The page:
211684) of the European Commission within its Seventh Framework Programme. The authors thank Dr Anna Rusznyak for critically reading the manuscript. Please note: Wiley-Blackwell is not responsible for the content or functionality of any supporting materials supplied by the authors. Any queries (other than missing material) should be directed to the corresponding
author for the learn more article. “
“Vibrio parahaemolyticus is an enteric pathogen, which can cause acute gastroenteritis in humans after consumption of raw or partially cooked seafood, and specific molecular markers are necessary for its accurate identification by PCR methods. In the present study, 23 protein-coding sequences were identified by the comparative genomics method Volasertib ic50 as V. parahaemolyticus-specific candidate markers. We targeted the irgB gene (vp2603), coding for iron-regulated virulence regulatory protein IrgB, in order to develop a PCR method for the detection of V. parahaemolyticus. PCR specificity was identified by amplification of 293 V. parahaemolyticus templates and by the loss of a PCR product with 11 strains from other Vibrio species and 35 non-Vibrio bacterial strains. The PCR assay had the 369-bp fragment and the sensitivity of 0.17 pg purified genomic DNA from V. parahaemolyticus. Furthermore, a multiplex PCR assay for the detection of total and virulent strains of V. parahaemolyticus
was developed by targeting irgB, tdh and trh genes. These data indicated that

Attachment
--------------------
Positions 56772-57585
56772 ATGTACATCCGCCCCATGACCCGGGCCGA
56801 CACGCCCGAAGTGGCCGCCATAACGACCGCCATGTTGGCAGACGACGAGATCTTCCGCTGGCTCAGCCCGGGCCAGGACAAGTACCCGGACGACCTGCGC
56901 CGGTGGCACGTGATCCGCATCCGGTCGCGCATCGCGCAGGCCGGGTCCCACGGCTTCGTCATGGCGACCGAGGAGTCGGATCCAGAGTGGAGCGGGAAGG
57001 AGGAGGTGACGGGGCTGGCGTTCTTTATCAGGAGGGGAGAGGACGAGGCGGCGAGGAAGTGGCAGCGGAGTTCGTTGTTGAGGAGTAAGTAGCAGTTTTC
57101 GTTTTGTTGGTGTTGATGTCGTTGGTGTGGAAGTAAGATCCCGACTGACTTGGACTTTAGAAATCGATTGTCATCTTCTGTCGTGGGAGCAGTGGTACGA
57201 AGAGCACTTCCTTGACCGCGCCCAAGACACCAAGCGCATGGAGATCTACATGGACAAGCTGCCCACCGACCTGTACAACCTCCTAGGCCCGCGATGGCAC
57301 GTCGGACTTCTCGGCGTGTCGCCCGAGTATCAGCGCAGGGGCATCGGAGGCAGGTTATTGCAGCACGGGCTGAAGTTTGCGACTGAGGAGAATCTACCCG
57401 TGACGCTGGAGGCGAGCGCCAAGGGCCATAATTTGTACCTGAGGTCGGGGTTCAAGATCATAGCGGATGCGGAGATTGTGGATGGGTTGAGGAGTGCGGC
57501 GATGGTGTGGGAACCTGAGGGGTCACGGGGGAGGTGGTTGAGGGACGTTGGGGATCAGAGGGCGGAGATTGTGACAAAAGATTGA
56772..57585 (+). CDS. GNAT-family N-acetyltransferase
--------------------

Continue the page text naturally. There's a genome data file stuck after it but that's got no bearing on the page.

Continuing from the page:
the irgB gene is a new and effective marker for the detection of V. parahaemolyticus. In addition, this study demonstrates that genome sequence comparison has a powerful application in identifying specific markers for the detection and identification of bacterial pathogens. Vibrio parahaemolyticus is a Gram-negative bacterium commonly found in marine and estuarine environments around the world (Daniels et al., 2000). This organism may lead to acute gastroenteritis 4��8C characterized by diarrhea, headache, vomiting, nausea and low fever, after consumption of raw or partially cooked fish or shellfish (Tuyet et al., 2002; DePaola et al., 2003). Outbreaks of V. parahaemolyticus have been reported from many countries and regions such as China (Liu et al., 2004b), Japan (Alam et al., 2002), the United States (McLaughlin et al., 2005) and some European countries (Martinez-Urtaza et al., 2005). Therefore, early detection and identification of V. parahaemolyticus strains in clinical and food samples is essential for diagnosis and implementing timely risk management decisions. However, the detection of V. parahaemolyticus using conventional culture- and biochemical-based assays is time consuming and laborious, requiring more than 3 days. Those strains that produce thermostable direct hemolysin (TDH) and/or TDH-related hemolysin (TRH) are considered virulent for humans (Dileep et al., 2003; Zhang & Austin, 2005).